“…men judge generally more by the eye than by the hand, because it belongs to everybody to see you, to few to come in touch with you. Everyone sees what you appear to be, few really know what you are…” What a simple quote that holds so much influence. The same can be said for the book in general.Besides the fact that history has always been one of my favourite subjects, as a dual citizen who has spent a lot of time in Italy, I felt like ...
  • Jon Nakapalau
    This book really opened my eyes to the way true power is exercised. Should be a 'foundational book' for anyone hoping to build a 'knowledge library' they can go back to throughout life.
  • Zanna
    Libertine magazine issue 3 has a quote down the spine:it is the common good, and not private gain, that makes the cities greatI like to quote this to friends and play the yes-no game at guessing who said it. Everyone is stunned that it was Machiavelli.In times when Machiavelli sounds radical, look sharp = /
  • Ram Alsrougi
    "Leader should be loved and feared at the same time... but since love and fear can hardly exist together, if we must choose between them, it is far safer to be feared than loved."I've always found it very difficult to rate classic works, because most of them are uneven. Definitely, this book is highly recommended If you've watched Game of Thrones.The book contains Machiavelli's advice to the Italian ruler back then, it has shaped political though...
  • Laura Noggle
    Mandatory reading for Earthlings. Incredible insights on humanity, experience, perception, glory and honor, power and survival. Will re-read.“Where the willingness is great, the difficulties cannot be great.”"And in examining their life and deeds it will be seen that they owed nothing to fortune but the opportunity which gave them matter to be shaped into the form that they thought fit; and without that opportunity their powers would have bee...
  • Riku Sayuj
    Turned out to be an easier and more entertaining a read than expected from a political treatise. After having read Walden, Civil Disobedience and now The Prince one after the other, I now feel equipped enough to take on heavy weights like Nietzsche and heavier tomes.
  • Robyn
    After 500 or so years of people writing about, arguing about, despising, lauding and picking apart this book, it's hard for me to come up with anything new to say. Was Machiavelli being sarcastic? Was he publishing a book on how to rule amorally so as to stir up the peasants and make them revolt? Was he trying to bring rule of law into Italy, by any means necessary, and so sent instructions to the Medici's, hoping that that family's demonstrated ...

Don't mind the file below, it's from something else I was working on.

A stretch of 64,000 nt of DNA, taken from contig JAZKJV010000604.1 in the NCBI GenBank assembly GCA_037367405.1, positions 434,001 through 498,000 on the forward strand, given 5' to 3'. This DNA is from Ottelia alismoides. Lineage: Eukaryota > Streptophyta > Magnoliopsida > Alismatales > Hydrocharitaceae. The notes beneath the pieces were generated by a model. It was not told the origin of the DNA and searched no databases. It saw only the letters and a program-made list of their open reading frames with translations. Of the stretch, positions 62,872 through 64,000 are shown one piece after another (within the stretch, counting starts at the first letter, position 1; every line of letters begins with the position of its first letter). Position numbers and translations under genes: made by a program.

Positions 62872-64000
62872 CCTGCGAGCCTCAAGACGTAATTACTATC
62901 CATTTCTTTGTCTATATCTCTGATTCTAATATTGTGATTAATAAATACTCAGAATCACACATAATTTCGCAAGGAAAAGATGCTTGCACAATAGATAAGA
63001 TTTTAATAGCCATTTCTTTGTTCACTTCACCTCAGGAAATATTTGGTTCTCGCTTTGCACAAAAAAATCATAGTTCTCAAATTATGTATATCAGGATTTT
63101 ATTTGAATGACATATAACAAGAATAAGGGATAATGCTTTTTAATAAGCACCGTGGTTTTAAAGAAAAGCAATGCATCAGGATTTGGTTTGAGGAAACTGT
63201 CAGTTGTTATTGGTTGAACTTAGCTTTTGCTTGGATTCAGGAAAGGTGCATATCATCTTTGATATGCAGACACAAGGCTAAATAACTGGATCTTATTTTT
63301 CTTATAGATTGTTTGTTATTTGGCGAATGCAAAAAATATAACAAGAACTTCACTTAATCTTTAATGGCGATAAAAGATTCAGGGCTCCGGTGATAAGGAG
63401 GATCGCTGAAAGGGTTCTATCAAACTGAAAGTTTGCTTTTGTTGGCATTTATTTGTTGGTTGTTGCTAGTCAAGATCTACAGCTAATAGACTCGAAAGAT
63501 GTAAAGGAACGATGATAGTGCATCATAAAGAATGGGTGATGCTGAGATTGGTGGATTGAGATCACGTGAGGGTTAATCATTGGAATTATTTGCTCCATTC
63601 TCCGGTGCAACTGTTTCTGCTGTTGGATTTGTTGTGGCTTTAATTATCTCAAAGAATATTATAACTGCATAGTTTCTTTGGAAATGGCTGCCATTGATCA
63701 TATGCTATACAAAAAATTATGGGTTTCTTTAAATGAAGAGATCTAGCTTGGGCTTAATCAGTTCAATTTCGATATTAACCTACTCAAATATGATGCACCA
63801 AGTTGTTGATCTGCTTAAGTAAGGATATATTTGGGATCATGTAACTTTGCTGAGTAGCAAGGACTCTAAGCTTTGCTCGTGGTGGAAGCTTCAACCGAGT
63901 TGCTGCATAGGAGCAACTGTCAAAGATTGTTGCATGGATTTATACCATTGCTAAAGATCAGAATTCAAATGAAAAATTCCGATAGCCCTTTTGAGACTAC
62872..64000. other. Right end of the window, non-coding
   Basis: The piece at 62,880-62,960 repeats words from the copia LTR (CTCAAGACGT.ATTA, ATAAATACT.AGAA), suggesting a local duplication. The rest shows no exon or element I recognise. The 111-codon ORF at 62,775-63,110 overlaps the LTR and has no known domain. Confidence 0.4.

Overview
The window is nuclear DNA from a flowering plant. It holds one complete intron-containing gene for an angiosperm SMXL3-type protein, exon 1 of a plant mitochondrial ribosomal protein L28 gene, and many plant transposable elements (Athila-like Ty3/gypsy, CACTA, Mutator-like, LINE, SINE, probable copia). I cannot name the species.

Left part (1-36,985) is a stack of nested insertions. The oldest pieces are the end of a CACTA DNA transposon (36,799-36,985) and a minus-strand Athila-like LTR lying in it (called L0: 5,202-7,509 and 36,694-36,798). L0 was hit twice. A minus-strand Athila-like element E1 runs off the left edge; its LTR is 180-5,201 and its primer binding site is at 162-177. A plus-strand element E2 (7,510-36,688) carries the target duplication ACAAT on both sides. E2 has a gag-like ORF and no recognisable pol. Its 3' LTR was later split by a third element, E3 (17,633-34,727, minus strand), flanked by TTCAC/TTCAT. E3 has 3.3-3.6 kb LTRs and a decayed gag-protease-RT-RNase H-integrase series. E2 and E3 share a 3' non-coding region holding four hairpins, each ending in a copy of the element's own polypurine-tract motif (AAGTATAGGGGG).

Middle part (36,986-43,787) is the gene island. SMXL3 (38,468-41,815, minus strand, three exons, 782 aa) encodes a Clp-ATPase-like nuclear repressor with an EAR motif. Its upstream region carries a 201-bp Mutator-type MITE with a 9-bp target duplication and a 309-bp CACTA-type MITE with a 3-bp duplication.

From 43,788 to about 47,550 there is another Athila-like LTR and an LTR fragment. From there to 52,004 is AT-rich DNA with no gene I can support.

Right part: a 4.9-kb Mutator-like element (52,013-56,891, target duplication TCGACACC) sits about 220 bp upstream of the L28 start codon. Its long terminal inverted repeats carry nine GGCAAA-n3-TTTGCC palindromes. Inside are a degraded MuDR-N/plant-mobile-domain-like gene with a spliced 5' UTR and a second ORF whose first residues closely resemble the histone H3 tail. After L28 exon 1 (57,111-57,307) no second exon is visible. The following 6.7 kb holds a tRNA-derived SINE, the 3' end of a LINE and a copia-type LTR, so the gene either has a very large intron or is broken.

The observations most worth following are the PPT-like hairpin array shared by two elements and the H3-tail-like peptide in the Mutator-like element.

• Temoc Sol
    This was a calculated and fascinating book. Check out my full book review on my Booktube/authortube channel on YouTube. This was a calculated and fascinating book. Check out my full book review on my Booktube/authortube channel on YouTube.
  • David Sarkies
    Sound Advice for a Budding Ruler2 August 2012 Having now read this book three times I sort of wonder how Machiavelli's name came to represent a sort of politics that involved deceit, manipulation, and backstabbing, because for those who claim that this is what the Prince is about have probably read the wrong book, or probably not read the book at all. Somebody even suggested that The Prince was satire because they could not imagine that anybody w...
  • Eric Althoff
    I will go out on a limb to say that second only to the major religious works (the Bible, the Koran, etc.), Nicolo Macchiavellie's "The Prince" is the most important and influential work that has ever been put into print. Composed by the Florentine in the 16th Century, "The Prince" provides the blueprint not just for the Renaissance ruler for whom it was allegedly penned, but also for anyone in politics, warfare, or even contemporary business. Mac...
  • K.
    People who need to read this? A certain orange someone whose name rhymes with Ronald Rump. There were definitely moments in this that made me yell "OMG YES" at my tablet, because despite being written in the early 1500s, there's a LOT of stuff in this that's still completely relevant to politics today. But there was ALSO a lot in here that was incredibly dry and just kind of boring and that I just didn't really give a shit about. So. I think it's...